Research Topic

Revisiting the Metastatic Cascade: Putting Myeloid Cells into Context

About this Research Topic

In normal hematopoiesis, myeloid cells are blood cells that arise from the common myeloid progenitor (CMP) cell, also known as “myeloid stem cell”. Terminally differentiated blood cells originating from this lineage, including macrophages, neutrophils, eosinophils, basophils, mast cells, myeloid dendritic ...

In normal hematopoiesis, myeloid cells are blood cells that arise from the common myeloid progenitor (CMP) cell, also known as “myeloid stem cell”. Terminally differentiated blood cells originating from this lineage, including macrophages, neutrophils, eosinophils, basophils, mast cells, myeloid dendritic cells and megakaryocytes, as well as various immature or undifferentiated myeloid cells, including monocytes, and myeloid-derived suppressor cells (MDSCs) among others, can be abundant in the tumor stroma of solid cancers. Myeloid cells display different functions in the tumor microenvironment, which may range from tumor-promoting to tumor-suppressive, and their presence may thus significantly influence patient outcome.

In recent years, it has become increasingly evident that solid tumors recruit myeloid cells to support most (if not all) cancer hallmarks, a process occurring in both primary and secondary (i.e. metastatic) sites of tumor development. The metastatic cascade represents a multi-step process, which includes local tumor cell invasion, entry into the vasculature, exit from the circulation and colonization at distal sites. Emerging literature now suggests that myeloid cells can favor or hamper each step of the metastatic cascade, and thus may have a central role in all therapeutic modalities, including chemotherapy, radiotherapy, immunotherapy, and targeted therapy.

The objective of this Research Topic is to review recent data on molecular and cellular mechanisms involved in the dialogue between myeloid cells and cancer cells, leading to cancer cell dissemination and metastasis. We thus welcome Original Research, Reviews and Mini-Reviews on non-hematological, epithelial malignancies, focusing on the following areas:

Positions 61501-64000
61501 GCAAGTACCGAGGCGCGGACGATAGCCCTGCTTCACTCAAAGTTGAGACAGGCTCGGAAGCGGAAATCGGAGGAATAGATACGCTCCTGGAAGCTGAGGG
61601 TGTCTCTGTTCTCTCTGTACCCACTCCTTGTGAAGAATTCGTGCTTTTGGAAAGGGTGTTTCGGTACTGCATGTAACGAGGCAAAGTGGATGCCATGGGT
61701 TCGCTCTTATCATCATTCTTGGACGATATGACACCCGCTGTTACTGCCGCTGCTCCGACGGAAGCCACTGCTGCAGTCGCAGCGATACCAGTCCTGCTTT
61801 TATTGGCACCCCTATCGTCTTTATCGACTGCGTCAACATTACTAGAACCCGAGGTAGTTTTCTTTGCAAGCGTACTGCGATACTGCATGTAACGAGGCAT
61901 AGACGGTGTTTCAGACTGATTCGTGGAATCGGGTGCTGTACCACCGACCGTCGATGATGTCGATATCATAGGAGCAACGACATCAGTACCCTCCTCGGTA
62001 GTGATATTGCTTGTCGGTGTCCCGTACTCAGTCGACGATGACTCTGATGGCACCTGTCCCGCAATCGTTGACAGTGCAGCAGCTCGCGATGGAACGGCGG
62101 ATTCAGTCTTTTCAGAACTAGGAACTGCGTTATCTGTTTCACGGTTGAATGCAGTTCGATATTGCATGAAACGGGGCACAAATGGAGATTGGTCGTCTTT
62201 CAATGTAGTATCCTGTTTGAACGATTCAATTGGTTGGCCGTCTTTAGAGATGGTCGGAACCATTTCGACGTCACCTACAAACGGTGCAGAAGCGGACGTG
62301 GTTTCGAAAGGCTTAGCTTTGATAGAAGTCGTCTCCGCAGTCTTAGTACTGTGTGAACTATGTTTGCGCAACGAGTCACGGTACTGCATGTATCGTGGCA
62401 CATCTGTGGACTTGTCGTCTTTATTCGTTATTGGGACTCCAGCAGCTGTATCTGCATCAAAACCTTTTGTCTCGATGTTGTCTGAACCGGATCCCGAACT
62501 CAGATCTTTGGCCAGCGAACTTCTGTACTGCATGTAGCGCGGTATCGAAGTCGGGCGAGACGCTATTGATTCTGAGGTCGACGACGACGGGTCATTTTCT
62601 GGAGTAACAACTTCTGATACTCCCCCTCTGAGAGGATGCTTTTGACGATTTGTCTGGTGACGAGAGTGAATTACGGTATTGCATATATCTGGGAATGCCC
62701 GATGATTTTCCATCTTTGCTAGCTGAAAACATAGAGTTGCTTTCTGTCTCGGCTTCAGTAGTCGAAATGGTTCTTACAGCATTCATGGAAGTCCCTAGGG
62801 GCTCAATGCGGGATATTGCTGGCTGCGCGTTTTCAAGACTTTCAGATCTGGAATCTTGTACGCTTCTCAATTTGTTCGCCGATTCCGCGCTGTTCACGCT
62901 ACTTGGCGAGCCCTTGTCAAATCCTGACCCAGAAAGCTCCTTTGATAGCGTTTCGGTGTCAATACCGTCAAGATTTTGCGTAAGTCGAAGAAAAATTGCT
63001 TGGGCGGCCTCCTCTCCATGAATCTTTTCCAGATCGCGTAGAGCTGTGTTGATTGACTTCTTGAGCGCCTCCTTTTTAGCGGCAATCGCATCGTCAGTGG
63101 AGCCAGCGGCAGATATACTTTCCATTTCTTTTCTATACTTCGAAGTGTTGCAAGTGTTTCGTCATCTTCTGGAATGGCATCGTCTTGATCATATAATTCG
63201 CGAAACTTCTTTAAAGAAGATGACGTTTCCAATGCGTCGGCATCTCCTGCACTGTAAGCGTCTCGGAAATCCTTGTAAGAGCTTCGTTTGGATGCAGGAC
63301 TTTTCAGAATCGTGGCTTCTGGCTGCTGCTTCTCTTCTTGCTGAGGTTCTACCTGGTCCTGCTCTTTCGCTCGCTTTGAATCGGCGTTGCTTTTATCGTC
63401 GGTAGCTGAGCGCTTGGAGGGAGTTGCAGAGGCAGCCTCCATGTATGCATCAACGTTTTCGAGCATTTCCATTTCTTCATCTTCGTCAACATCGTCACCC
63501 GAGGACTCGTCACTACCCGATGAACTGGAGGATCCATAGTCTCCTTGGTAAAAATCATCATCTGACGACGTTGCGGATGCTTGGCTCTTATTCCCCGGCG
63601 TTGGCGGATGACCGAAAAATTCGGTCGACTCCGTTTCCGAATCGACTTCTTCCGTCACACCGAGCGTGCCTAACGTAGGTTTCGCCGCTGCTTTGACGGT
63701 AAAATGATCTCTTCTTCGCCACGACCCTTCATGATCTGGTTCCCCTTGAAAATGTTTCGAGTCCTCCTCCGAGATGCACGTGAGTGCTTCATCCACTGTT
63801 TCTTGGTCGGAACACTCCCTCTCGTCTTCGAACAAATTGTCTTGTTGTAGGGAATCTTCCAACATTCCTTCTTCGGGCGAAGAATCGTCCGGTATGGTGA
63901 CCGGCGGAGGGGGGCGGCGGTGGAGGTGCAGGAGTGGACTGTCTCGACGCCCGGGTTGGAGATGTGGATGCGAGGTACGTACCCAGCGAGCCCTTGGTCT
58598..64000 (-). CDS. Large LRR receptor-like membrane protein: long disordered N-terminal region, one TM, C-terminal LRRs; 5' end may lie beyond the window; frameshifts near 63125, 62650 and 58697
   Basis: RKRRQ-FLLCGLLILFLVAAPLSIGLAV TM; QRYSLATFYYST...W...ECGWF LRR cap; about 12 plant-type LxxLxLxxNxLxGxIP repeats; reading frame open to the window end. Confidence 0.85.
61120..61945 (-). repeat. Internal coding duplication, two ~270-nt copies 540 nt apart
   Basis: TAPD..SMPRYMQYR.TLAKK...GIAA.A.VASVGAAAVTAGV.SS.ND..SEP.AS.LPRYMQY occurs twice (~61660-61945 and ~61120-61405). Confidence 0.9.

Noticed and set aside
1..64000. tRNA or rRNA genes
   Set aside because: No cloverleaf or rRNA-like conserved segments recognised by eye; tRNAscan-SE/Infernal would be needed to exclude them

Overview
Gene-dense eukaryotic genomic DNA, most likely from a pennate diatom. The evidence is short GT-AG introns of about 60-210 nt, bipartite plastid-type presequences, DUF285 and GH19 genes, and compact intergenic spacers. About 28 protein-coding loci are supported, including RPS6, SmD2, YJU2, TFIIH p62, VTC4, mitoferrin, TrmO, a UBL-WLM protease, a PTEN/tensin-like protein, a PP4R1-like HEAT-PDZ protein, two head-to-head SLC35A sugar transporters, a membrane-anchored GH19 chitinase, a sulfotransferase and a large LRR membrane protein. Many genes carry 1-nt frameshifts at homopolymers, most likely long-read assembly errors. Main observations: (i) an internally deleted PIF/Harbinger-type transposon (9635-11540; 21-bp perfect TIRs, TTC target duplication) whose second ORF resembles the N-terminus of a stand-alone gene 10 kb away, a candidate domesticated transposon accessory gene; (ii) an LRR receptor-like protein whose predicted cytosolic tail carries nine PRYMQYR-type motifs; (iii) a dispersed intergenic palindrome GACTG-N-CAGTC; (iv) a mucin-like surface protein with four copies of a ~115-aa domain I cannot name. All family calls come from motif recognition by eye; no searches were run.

1) The emerging roles of monocytes/macrophages in extracellular proteolysis, epithelial-to-mesenchymal transition, cancer cell invasion, migration, and dissemination.
2) The role of neutrophils and other myeloid cells in the establishment and maintenance of the pre-metastatic niche and metastatic colonization.
3) The interactions of megakaryocytes with disseminated tumor cells in the metastatic bone marrow microenvironment.
4) The roles of platelets in cancer metastasis.
5) The role of myeloid cells in obfuscating/modifying tumor responses to treatment modalities (chemotherapy, radiotherapy, and targeted therapy).
6) The emerging roles of myeloid cells (with the main focus on macrophages and MDSCs) in the immunomodulation of the tumor microenvironment (immunosuppression and response to immunotherapy).
7) The roles of less-established myeloid cells (i.e. eosinophils, basophils, mast cells, myeloid dendritic cells) in cancer metastasis and therapeutic responses.


Keywords: myeloid cells, tumor microenvironment, metastatic niche, therapeutic response, immunomodulation


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Submission Deadlines

15 March 2020 Manuscript

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Manuscripts can be submitted to this Research Topic via the following journals:

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Topic Editors

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Submission Deadlines

15 March 2020 Manuscript

Participating Journals

Manuscripts can be submitted to this Research Topic via the following journals:

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